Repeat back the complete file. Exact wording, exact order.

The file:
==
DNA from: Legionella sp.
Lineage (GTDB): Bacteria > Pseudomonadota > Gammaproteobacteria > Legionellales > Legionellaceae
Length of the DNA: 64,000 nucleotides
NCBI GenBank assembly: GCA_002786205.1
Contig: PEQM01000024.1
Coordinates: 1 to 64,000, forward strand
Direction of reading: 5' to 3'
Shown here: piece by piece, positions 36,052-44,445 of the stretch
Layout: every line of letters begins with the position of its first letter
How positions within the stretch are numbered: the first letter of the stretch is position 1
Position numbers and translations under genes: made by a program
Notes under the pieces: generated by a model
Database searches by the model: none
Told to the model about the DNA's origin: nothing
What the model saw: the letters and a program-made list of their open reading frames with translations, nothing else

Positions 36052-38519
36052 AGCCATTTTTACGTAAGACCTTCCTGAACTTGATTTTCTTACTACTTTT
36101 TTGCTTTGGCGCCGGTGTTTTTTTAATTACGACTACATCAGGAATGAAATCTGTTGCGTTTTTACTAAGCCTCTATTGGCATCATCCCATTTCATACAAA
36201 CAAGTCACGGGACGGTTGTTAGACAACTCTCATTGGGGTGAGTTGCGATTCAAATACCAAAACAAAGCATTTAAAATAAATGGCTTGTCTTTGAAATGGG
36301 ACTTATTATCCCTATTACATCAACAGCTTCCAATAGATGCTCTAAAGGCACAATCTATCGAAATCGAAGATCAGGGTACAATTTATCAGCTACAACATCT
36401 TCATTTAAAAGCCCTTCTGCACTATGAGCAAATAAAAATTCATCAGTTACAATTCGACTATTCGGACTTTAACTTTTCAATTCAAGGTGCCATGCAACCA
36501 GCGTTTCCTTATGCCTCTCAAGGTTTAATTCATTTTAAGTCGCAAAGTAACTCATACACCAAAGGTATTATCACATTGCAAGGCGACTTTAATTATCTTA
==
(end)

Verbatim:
DNA from: Legionella sp.
Lineage (GTDB): Bacteria > Pseudomonadota > Gammaproteobacteria > Legionellales > Legionellaceae
Length of the DNA: 64,000 nucleotides
NCBI GenBank assembly: GCA_002786205.1
Contig: PEQM01000024.1
Coordinates: 1 to 64,000, forward strand
Direction of reading: 5' to 3'
Shown here: piece by piece, positions 36,052-44,445 of the stretch
Layout: every line of letters begins with the position of its first letter
How positions within the stretch are numbered: the first letter of the stretch is position 1
Position numbers and translations under genes: made by a program
Notes under the pieces: generated by a model
Database searches by the model: none
Told to the model about the DNA's origin: nothing
What the model saw: the letters and a program-made list of their open reading frames with translations, nothing else

Positions 36052-38519
36052 AGCCATTTTTACGTAAGACCTTCCTGAACTTGATTTTCTTACTACTTTT
36101 TTGCTTTGGCGCCGGTGTTTTTTTAATTACGACTACATCAGGAATGAAATCTGTTGCGTTTTTACTAAGCCTCTATTGGCATCATCCCATTTCATACAAA
36201 CAAGTCACGGGACGGTTGTTAGACAACTCTCATTGGGGTGAGTTGCGATTCAAATACCAAAACAAAGCATTTAAAATAAATGGCTTGTCTTTGAAATGGG
36301 ACTTATTATCCCTATTACATCAACAGCTTCCAATAGATGCTCTAAAGGCACAATCTATCGAAATCGAAGATCAGGGTACAATTTATCAGCTACAACATCT
36401 TCATTTAAAAGCCCTTCTGCACTATGAGCAAATAAAAATTCATCAGTTACAATTCGACTATTCGGACTTTAACTTTTCAATTCAAGGTGCCATGCAACCA
36501 GCGTTTCCTTATGCCTCTCAAGGTTTAATTCATTTTAAGTCGCAAAGTAACTCATACACCAAAGGTATTATCACATTGCAAGGCGACTTTAATTATCTTA